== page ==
Week 2 of NaNo is off and running. I had a few spits and starts this past week, some good writing time interrupted by my class. Sigh. Still debating whether to take another class next semester.

Anyway, a few days of clearing 2k words, a few days of missing 1,000 words, but overall I’m keeping up. The story is meandering pretty good, but hey, it’s a first draft. Trimming comes later, with the whole revision routine.

Are you playing NaNoWriMo this year? Are you keeping up? One of my Writing Sisters had the fortune to spend a solid week quietly writing at the beach.

I’m envious. I mean, a solid week of nothing to do but write, walk along the beach, and write some more? Yes, please! It got me thinking about the place here in MN I’ve been eyeing for an extended weekend of writing. Not now, because winter in MN and the only heat in those little cabins is wood heat, but definitely thinking spring/early summer to test the place out over a long weekend. If it feels good, I see a week-long annual writing retreat in my future 🙂

There are other options, I know, more formally set up as writing retreats or residencies. I’ve been thinking about those as well. More pricy, but there’s also the thing about muses gathering when writers get together. More creative energy to help inspire.

More to think about. Not now, though. Winter is coming (we got a coating of snow yesterday, but temps are predicted to hit 50 F this coming week, so welcome to November in MN, climate change edition). Well, maybe in a warmer locale…

Back to writing. Hope you have a bountiful writing week!

Just a feel-good pic of Tibbers and Nyx


8 Comments

Week 1: So far, so good #nanowrimo2021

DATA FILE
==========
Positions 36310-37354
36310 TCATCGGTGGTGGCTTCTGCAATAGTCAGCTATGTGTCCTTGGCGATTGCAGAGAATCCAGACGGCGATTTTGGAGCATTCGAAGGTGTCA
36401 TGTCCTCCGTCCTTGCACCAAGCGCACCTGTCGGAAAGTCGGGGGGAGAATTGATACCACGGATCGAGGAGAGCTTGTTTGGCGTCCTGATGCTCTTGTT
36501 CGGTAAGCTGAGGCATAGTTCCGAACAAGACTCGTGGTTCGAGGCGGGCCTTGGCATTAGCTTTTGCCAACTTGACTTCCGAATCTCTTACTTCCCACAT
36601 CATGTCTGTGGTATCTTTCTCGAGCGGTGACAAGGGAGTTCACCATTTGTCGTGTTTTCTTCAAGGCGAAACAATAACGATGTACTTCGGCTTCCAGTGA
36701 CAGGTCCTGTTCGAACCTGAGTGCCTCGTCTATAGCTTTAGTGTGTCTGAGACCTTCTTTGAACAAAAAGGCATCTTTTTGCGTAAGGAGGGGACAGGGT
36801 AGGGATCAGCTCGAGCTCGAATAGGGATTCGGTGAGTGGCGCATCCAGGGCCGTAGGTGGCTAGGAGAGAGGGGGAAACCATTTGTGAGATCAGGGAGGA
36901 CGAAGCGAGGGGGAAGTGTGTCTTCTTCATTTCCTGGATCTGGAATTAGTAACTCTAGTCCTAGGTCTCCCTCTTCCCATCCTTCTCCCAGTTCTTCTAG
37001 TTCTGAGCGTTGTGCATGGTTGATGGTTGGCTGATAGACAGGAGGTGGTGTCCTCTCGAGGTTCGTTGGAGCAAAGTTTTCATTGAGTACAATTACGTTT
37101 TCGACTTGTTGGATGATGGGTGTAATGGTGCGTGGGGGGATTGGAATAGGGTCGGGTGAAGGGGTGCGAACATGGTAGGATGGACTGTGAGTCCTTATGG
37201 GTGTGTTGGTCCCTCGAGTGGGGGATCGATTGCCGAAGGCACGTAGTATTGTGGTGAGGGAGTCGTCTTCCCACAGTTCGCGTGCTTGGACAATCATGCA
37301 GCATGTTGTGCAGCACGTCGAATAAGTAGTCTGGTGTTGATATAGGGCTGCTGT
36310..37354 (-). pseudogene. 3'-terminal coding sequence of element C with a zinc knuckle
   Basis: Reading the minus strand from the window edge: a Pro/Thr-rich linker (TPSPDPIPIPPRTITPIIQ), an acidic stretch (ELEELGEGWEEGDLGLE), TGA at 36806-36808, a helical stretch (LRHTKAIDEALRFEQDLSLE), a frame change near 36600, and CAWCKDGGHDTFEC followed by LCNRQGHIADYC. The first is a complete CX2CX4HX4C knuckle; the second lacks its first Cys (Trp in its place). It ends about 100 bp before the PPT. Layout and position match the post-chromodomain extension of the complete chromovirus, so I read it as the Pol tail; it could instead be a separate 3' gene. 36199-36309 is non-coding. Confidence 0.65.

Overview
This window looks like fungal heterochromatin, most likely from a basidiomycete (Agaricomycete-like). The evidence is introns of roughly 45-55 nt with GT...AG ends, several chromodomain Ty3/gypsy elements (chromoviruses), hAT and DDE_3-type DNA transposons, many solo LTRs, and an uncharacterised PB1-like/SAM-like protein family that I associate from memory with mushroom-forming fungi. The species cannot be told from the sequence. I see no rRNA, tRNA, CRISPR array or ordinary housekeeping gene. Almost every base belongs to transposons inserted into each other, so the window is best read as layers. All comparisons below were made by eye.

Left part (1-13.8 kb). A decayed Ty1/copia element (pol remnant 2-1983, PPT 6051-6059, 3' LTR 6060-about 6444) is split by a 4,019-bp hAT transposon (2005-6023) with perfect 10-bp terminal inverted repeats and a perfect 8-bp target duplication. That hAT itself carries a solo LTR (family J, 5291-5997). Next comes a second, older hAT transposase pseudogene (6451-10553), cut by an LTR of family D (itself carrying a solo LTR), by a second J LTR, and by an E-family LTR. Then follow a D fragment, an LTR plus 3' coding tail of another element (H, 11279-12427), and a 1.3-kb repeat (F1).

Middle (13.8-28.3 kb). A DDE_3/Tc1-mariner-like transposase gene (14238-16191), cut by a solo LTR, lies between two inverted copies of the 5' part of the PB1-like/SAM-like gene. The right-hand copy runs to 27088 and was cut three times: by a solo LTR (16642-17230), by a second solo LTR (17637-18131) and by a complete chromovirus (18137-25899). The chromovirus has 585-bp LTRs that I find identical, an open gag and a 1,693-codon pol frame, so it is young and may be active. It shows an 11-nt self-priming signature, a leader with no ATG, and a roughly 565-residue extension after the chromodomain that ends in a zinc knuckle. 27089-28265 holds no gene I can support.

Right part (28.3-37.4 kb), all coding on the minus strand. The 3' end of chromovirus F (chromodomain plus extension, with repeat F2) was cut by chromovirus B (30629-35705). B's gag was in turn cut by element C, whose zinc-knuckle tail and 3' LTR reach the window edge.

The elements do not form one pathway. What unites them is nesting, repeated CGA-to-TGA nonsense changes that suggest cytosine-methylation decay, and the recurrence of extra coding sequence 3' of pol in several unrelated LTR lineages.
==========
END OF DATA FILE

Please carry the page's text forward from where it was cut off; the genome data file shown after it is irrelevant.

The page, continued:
Quote from barbara kingsolver: there is no perfect time to write. there is only now.

Week 1 of NaNoWriMo is almost over, and I’m on track. Not ahead, since I missed my quota a few days this week, but I’m about where I should be.

What’s better than getting back into the “writing every day” habit? Realizing the difference between two versions of the same story.

I spent time over this year writing the opening scenes for a novella in longhand. One version in one notebook, then later decided to redo it, and used a different notebook. Couldn’t find the newer notebook, so started transcribing from the older one first. The writing? Meh.

When I finally discovered the newer version, I see the differences in the writing. Namely, the second one is a better version. Why? It reads like I was more “in tune” with my creative energies, if that makes sense.

I’ve also started reading a new book (new to me, and if anyone is wondering, it’s Unspeakable Things by Jess Lourey, a local author and foster mom for adorable kittens! The one she’s fostering now is unbelievably cute! (she posts pics on FB)), and the writer in me is taking mental notes on how she’s writing, and the techniques she’s using, especially when it comes to drawing readers in. Granted, she was an English professor until she started writing full time. If you ever have the chance to attend a presentation by her, I recommend it.

Anyway, the take-away for me is being conscious of ways to draw the reader in and immerse them in not only the story, but the characters. That’s the difference between the two versions of my current project: the first is more mechanical, the second has more “heart” to it. Now that I recognize that, I’m going to try to incorporate more of that into my own work. I’ve even gone through some of my assignments from my writing classes that went toward my writing certificate, and I’ve done it. I’ve written with more “heart”, but those were short (2k or less) pieces. I can do it, now it’s a matter of focus and being conscious of not just the actions in the scene, but how to immerse the reader in the scene with the characters.

Practice! I’m off to write. And don’t forget to turn the clocks back tonight!

It’s getting cold. Only time I need a lap!